Solon files bill to decriminalize libel

December 13, 2022 Camille P. Balagtas 264 views

SENATOR Risa Hontiveros on Tuesday filed Senate Bill (SB) No. 1593, a bill to decriminalize libel, highlighting how current libel laws have been used and “abused” to suppress freedom of the press.

“Our libel laws have been weaponized to stifle very basic fundamental rights. These laws have been used to constantly attack many of our freedoms, but particularly the freedom of the press. We need to decriminalize libel if we are to truly defend press freedom,” Hontiveros said.

The senator pointed out that just today, a Quezon City court convicted journalist Frank Cimatu, who was charged with cyber libel for a 2017 Facebook post about former Agriculture Secretary Manny Piñol.

Hontiveros then stressed how cyber libel was also repeatedly used against Nobel laureate Maria Ressa for her work in Rappler.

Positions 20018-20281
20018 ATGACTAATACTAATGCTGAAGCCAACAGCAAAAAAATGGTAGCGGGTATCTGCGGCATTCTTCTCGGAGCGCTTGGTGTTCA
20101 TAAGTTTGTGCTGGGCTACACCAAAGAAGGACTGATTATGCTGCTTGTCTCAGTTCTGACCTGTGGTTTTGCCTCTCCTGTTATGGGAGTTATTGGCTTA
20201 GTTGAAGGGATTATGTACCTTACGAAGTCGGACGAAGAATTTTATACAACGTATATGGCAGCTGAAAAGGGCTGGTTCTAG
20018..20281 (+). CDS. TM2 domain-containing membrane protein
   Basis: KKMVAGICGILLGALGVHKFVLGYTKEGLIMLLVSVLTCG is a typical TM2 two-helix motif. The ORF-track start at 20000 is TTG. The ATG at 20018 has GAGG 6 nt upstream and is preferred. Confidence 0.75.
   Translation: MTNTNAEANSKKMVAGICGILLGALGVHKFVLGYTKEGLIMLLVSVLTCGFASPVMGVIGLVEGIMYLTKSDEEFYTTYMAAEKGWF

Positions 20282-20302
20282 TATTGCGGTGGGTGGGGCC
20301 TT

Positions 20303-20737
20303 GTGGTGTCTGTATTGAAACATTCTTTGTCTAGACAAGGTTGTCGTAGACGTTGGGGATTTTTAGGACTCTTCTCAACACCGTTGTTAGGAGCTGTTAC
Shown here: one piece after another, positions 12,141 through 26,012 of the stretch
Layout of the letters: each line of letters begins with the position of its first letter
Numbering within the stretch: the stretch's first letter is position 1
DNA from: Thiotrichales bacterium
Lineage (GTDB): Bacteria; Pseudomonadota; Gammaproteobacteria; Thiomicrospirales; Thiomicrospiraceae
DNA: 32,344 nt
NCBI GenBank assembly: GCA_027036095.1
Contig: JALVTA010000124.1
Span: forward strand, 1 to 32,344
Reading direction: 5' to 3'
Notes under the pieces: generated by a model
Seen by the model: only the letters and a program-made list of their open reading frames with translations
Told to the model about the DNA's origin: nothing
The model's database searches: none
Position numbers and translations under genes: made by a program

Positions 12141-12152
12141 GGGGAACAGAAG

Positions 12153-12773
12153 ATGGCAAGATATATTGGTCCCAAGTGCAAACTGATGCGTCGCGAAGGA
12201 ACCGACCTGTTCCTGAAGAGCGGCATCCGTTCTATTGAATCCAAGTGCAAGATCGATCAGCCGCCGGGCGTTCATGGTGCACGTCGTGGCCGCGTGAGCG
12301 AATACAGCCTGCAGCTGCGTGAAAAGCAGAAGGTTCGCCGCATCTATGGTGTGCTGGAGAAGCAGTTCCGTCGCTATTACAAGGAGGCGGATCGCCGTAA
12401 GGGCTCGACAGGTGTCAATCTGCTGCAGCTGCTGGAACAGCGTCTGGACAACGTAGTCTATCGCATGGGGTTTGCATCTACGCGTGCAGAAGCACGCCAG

In 2020, Ressa and former colleague Reynaldo Santos were convicted of cyber libel. In July 2022, the Court of Appeals (CA) rejected Ressa and Santos’ appeals, and last October, the CA again rejected their motion to reconsider the decision.

“These journalists have wasted years of their lives facing charges for basically doing their jobs. Gamit na gamit na ang cyber libel para patahimikin ang ating mga mamamahayag. Kung hindi natin maiwasto ito, patuloy na gagamitin ang libel para kitilin ang ating kalayaan,” Hontiveros said.

In SB 1593, Hontiveros emphasized that the rise and prevalence of social media as a primary medium of communication has led to the further weaponization of libel laws against the press and active citizenship.The senator also said that the avalanche of cyber libel cases has only resulted in the clogging of our court dockets.

“Trabaho ng mga reporter ang magbahagi ng mga impormasyon para sa kaalaman ng publiko. We need the press to vet information and continue to be the safekeepers of facts. Sa pagbaha ng fake news sa social media, mas lalong kailangan nating maprotektahan ang propesyon nila. If we fail to do so, if we allow our laws to punish rather than protect the press, we chip away at our Constitutional rights. This will cost us our democracy,” Hontiveros concluded.